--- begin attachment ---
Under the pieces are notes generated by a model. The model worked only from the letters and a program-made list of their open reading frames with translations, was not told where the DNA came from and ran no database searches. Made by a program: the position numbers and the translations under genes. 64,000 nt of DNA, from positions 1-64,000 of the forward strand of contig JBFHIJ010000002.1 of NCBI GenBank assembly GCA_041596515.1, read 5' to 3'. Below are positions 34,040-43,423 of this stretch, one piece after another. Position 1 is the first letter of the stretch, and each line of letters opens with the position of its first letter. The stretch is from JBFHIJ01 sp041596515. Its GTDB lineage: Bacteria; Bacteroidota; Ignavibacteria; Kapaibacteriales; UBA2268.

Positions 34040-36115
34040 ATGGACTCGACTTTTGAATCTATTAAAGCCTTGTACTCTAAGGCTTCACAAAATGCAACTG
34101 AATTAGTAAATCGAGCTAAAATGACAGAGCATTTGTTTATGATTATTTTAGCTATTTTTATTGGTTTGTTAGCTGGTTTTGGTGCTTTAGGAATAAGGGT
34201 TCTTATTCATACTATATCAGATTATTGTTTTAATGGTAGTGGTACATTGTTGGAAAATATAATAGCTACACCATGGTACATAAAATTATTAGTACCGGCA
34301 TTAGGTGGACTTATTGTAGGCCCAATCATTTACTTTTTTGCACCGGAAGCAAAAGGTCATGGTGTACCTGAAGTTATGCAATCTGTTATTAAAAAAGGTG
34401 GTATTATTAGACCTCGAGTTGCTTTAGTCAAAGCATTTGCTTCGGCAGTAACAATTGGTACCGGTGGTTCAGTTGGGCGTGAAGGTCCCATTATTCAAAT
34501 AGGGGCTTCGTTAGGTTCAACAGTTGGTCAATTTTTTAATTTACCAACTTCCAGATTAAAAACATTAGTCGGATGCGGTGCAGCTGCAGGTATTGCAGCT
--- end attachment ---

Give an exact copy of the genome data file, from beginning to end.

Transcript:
Under the pieces are notes generated by a model. The model worked only from the letters and a program-made list of their open reading frames with translations, was not told where the DNA came from and ran no database searches. Made by a program: the position numbers and the translations under genes. 64,000 nt of DNA, from positions 1-64,000 of the forward strand of contig JBFHIJ010000002.1 of NCBI GenBank assembly GCA_041596515.1, read 5' to 3'. Below are positions 34,040-43,423 of this stretch, one piece after another. Position 1 is the first letter of the stretch, and each line of letters opens with the position of its first letter. The stretch is from JBFHIJ01 sp041596515. Its GTDB lineage: Bacteria; Bacteroidota; Ignavibacteria; Kapaibacteriales; UBA2268.

Positions 34040-36115
34040 ATGGACTCGACTTTTGAATCTATTAAAGCCTTGTACTCTAAGGCTTCACAAAATGCAACTG
34101 AATTAGTAAATCGAGCTAAAATGACAGAGCATTTGTTTATGATTATTTTAGCTATTTTTATTGGTTTGTTAGCTGGTTTTGGTGCTTTAGGAATAAGGGT
34201 TCTTATTCATACTATATCAGATTATTGTTTTAATGGTAGTGGTACATTGTTGGAAAATATAATAGCTACACCATGGTACATAAAATTATTAGTACCGGCA
34301 TTAGGTGGACTTATTGTAGGCCCAATCATTTACTTTTTTGCACCGGAAGCAAAAGGTCATGGTGTACCTGAAGTTATGCAATCTGTTATTAAAAAAGGTG
34401 GTATTATTAGACCTCGAGTTGCTTTAGTCAAAGCATTTGCTTCGGCAGTAACAATTGGTACCGGTGGTTCAGTTGGGCGTGAAGGTCCCATTATTCAAAT
34501 AGGGGCTTCGTTAGGTTCAACAGTTGGTCAATTTTTTAATTTACCAACTTCCAGATTAAAAACATTAGTCGGATGCGGTGCAGCTGCAGGTATTGCAGCT